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Fall enrollment in degree-granting postsecondary institutions increased 26 percent between 1997 and 2007. Fall enrollment in degree-granting postsecondary institutions was 8 percent higher in 2017 (19.8 million) than in 2007 (18.3 million). The overall change between 2007 and 2017 reflects an increase of 15 percent between 2007 and 2010, followed by a decrease of 6 percent between 2010 and 2017.
Similarly, the number of full-time students was higher in 2010 than 2007, but then fell 8 percent from 2010 to 2017. The number of part-time students rose 15 percent from 2007 to 2011, and then fell 4 percent from 2011 to 2017.
The number of female students was 7 percent higher in 2017 than in 2007, while the number of male students was 10 percent higher. Although male enrollment increased by a larger percentage than female enrollment between 2007 and 2017, the majority (57 percent) of students in 2017 were female. Male and female enrollments were both higher in 2017 than in 2007, but there were increases during the early part of this period followed by decreases during the most recent part of the period (a decrease of 5 percent for males and 6 percent for females from 2010 to 2017).
In addition to the students enrolled in degree-granting institutions, about 373,000 students attended non-degree-granting, Title IV eligible postsecondary institutions in fall 2017. These institutions are postsecondary institutions that do not award associate’s or higher degrees; they include, for example, institutions that offer only career and technical programs of less than 2 years’ duration.
Between fall 2007 and fall 2017, the percentage increase in the number of students enrolled in degree-granting institutions was higher for students under age 25 than for older students; and this pattern is expected to continue in the coming years. The enrollment of students under age 25 was 11 percent higher in 2017 than in 2007, while the enrollment of those age 25 and over was 5 percent higher. NCES projects that enrollment for students under age 25 will be 6 percent higher in 2028 than in 2017, while the enrollment of students age 25 and over will be 2 percent lower.
Enrollment trends have differed at the undergraduate and postbaccalaureate levels. Undergraduate enrollment increased 47 percent between fall 1970 and fall 1983, when it reached 10.8 million. Undergraduate enrollment dipped to 10.6 million in 1984 and 1985, but then increased each year from 1985 to 1992, rising 18 percent before stabilizing between 1992 and 1998. Undergraduate enrollment increased every year between 1998 and 2007. Undergraduate enrollment was 7 percent higher in 2017 (16.8 million) than in 2007 (15.6 million). This overall change reflects a 16 percent increase in undergraduate enrollment between 2007 and 2010 (when undergraduate enrollment reached 18.1 million), followed by a 7 percent decrease between 2010 and 2017. Postbaccalaureate enrollment increased 34 percent between 1970 and 1984, with most of this increase occurring in the early and mid-1970s. Postbaccalaureate enrollment increased from 1985 to 2017, rising a total of 82 percent. During the last decade of this period, between 2007 and 2017, postbaccalaureate enrollment rose 14 percent, from 2.6 million to 3.0 million. Unlike undergraduate enrollment, which was lower in 2017 than in 2010, postbaccalaureate enrollment was higher in 2017 than in 2010.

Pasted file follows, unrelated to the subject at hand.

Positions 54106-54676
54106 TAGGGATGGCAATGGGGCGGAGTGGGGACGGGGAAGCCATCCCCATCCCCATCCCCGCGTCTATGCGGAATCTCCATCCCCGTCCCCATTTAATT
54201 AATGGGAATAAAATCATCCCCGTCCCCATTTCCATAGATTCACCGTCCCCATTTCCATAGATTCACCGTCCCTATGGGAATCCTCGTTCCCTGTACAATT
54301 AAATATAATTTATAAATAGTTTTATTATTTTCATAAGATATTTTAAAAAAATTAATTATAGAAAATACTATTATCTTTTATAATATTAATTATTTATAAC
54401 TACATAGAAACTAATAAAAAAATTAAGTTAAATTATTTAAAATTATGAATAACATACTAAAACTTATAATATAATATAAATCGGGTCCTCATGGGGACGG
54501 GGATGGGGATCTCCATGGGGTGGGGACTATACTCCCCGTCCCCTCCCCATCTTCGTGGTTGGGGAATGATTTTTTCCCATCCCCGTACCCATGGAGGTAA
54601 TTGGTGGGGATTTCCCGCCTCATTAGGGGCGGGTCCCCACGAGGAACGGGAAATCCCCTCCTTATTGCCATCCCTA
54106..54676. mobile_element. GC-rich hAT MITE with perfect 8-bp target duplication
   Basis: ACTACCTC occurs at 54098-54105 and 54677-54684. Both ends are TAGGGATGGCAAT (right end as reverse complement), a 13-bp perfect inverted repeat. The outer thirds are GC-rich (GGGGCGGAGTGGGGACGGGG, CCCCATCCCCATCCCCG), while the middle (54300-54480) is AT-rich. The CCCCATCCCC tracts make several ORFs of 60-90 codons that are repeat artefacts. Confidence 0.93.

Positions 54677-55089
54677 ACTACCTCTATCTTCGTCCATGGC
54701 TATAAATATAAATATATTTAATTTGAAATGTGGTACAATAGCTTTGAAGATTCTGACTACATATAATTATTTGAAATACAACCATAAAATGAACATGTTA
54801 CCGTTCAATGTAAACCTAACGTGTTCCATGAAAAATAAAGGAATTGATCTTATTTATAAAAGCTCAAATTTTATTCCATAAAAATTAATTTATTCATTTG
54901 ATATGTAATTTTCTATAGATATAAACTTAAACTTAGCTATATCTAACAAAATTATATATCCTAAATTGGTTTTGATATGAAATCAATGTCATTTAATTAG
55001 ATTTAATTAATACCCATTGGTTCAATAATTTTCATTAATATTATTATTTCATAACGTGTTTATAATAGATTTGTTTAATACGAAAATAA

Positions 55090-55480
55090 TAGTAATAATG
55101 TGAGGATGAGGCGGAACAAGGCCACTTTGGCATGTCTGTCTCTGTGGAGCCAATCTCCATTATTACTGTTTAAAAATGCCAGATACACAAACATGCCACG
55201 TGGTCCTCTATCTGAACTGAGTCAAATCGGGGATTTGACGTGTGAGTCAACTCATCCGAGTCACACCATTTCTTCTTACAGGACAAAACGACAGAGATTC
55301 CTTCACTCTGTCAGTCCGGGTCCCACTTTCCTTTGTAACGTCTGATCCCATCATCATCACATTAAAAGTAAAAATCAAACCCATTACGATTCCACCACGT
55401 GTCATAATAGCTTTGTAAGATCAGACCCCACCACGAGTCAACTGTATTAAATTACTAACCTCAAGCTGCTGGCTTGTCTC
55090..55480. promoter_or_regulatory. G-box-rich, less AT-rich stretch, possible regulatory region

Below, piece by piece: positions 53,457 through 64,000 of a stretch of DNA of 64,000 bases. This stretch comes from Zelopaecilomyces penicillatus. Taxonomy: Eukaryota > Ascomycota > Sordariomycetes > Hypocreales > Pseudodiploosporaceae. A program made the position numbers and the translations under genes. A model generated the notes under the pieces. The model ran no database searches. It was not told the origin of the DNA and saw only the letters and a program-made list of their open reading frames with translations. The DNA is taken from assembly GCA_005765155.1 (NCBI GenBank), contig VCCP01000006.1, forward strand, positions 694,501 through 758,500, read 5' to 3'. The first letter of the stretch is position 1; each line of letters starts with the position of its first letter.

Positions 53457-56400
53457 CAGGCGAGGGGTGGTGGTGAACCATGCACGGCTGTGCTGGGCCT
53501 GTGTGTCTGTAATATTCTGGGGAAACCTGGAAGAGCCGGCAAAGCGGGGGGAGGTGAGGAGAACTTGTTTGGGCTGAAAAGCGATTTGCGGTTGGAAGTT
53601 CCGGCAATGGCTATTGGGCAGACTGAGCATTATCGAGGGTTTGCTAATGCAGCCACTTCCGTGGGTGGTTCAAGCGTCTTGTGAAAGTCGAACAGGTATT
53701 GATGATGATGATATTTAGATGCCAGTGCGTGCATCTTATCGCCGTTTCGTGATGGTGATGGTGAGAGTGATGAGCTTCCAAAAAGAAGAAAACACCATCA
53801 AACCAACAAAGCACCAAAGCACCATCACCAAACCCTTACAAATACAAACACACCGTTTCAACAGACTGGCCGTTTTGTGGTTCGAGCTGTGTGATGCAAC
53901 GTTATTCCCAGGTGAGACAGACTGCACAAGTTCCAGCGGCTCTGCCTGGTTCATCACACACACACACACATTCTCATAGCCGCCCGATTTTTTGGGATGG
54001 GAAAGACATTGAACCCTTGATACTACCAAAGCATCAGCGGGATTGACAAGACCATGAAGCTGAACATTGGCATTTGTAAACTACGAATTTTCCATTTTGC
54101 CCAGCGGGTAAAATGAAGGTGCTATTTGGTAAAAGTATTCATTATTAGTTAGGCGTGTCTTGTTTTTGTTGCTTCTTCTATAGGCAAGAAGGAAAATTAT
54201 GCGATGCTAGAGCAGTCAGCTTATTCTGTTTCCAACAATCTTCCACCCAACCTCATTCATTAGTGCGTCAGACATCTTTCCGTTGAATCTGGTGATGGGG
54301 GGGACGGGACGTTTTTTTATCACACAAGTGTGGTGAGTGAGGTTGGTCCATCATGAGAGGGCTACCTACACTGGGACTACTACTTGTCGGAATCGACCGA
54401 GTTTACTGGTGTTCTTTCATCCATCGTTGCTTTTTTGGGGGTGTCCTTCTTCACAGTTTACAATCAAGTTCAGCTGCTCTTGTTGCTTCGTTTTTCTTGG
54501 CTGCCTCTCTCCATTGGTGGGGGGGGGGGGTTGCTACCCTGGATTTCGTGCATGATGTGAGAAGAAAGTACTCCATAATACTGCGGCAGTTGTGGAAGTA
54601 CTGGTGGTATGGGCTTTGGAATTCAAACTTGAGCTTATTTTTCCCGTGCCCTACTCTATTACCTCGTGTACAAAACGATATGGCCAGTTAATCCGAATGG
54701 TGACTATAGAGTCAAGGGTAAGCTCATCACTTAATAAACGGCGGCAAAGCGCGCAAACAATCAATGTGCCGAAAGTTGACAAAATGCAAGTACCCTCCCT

Since fall 1988, the number of female students in postbaccalaureate programs has exceeded the number of male students. Between 2007 and 2017, the number of full-time male postbaccalaureate students increased by 17 percent, compared with a 21 percent increase in the number of full-time female postbaccalaureate students. Among part-time postbaccalaureate students, the number of males enrolled in 2017 was 5 percent higher than in 2007, while the number of females was 8 percent higher.
The percentage of American college students who are Hispanic, Asian/Pacific Islander, and Black has been increasing. From fall 1976 to fall 2017, the percentage of Hispanic students rose from 4 percent to 19 percent of all U.S. residents enrolled in degree-granting postsecondary institutions, and the percentage of Asian/Pacific Islander students rose from 2 percent to 7 percent. The percentage of Black students increased from 10 percent in 1976 to 14 percent in 2017, but the 2017 percentage reflects a decrease since 2011, when Black students made up 15 percent of all enrolled U.S. residents. The percentage of American Indian/Alaska Native students in 2017 (0.7 percent) was about the same as in 1976 (0.7 percent). During the same period, the percentage of White students fell from 84 percent to 56 percent. About 4 percent of students in 2017 were of Two or more races. Race/ethnicity is not reported for nonresident aliens, who made up 5 percent of total enrollment in 2017.
SOURCE: U.S. Department of Education, National Center for Education Statistics. (2019). Digest of Education Statistics, 2018 (NCES 2020-009), Chapter 3.
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